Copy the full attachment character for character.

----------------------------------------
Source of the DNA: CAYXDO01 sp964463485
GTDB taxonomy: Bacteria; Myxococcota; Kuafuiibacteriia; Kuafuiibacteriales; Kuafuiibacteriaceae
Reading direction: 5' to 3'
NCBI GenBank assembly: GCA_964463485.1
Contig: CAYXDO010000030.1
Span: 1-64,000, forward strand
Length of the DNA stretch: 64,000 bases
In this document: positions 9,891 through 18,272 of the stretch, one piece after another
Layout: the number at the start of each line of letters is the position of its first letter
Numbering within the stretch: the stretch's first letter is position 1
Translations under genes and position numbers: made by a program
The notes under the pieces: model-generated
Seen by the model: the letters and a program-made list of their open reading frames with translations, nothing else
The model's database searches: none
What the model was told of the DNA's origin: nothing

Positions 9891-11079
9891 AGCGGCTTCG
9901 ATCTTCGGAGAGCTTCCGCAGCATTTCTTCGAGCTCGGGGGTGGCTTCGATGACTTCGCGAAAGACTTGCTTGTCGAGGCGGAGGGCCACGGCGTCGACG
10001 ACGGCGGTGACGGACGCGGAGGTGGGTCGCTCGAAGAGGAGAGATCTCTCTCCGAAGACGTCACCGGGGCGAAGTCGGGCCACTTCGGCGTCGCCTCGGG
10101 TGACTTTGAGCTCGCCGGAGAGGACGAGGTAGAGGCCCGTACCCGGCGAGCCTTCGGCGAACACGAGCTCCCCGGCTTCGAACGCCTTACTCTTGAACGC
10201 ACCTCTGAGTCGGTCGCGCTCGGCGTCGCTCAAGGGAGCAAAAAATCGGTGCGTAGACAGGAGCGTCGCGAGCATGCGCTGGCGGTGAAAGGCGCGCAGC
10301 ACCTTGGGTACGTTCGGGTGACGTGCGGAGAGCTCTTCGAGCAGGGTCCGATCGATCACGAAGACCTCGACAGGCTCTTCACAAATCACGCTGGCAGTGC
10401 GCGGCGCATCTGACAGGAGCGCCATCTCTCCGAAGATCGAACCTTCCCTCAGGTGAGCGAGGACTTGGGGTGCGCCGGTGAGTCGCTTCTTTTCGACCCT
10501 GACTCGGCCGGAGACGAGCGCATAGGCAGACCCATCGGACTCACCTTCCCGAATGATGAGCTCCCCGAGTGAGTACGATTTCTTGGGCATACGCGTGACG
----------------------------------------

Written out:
Source of the DNA: CAYXDO01 sp964463485
GTDB taxonomy: Bacteria; Myxococcota; Kuafuiibacteriia; Kuafuiibacteriales; Kuafuiibacteriaceae
Reading direction: 5' to 3'
NCBI GenBank assembly: GCA_964463485.1
Contig: CAYXDO010000030.1
Span: 1-64,000, forward strand
Length of the DNA stretch: 64,000 bases
In this document: positions 9,891 through 18,272 of the stretch, one piece after another
Layout: the number at the start of each line of letters is the position of its first letter
Numbering within the stretch: the stretch's first letter is position 1
Translations under genes and position numbers: made by a program
The notes under the pieces: model-generated
Seen by the model: the letters and a program-made list of their open reading frames with translations, nothing else
The model's database searches: none
What the model was told of the DNA's origin: nothing

Positions 9891-11079
9891 AGCGGCTTCG
9901 ATCTTCGGAGAGCTTCCGCAGCATTTCTTCGAGCTCGGGGGTGGCTTCGATGACTTCGCGAAAGACTTGCTTGTCGAGGCGGAGGGCCACGGCGTCGACG
10001 ACGGCGGTGACGGACGCGGAGGTGGGTCGCTCGAAGAGGAGAGATCTCTCTCCGAAGACGTCACCGGGGCGAAGTCGGGCCACTTCGGCGTCGCCTCGGG
10101 TGACTTTGAGCTCGCCGGAGAGGACGAGGTAGAGGCCCGTACCCGGCGAGCCTTCGGCGAACACGAGCTCCCCGGCTTCGAACGCCTTACTCTTGAACGC
10201 ACCTCTGAGTCGGTCGCGCTCGGCGTCGCTCAAGGGAGCAAAAAATCGGTGCGTAGACAGGAGCGTCGCGAGCATGCGCTGGCGGTGAAAGGCGCGCAGC
10301 ACCTTGGGTACGTTCGGGTGACGTGCGGAGAGCTCTTCGAGCAGGGTCCGATCGATCACGAAGACCTCGACAGGCTCTTCACAAATCACGCTGGCAGTGC
10401 GCGGCGCATCTGACAGGAGCGCCATCTCTCCGAAGATCGAACCTTCCCTCAGGTGAGCGAGGACTTGGGGTGCGCCGGTGAGTCGCTTCTTTTCGACCCT
10501 GACTCGGCCGGAGACGAGCGCATAGGCAGACCCATCGGACTCACCTTCCCGAATGATGAGCTCCCCGAGTGAGTACGATTTCTTGGGCATACGCGTGACG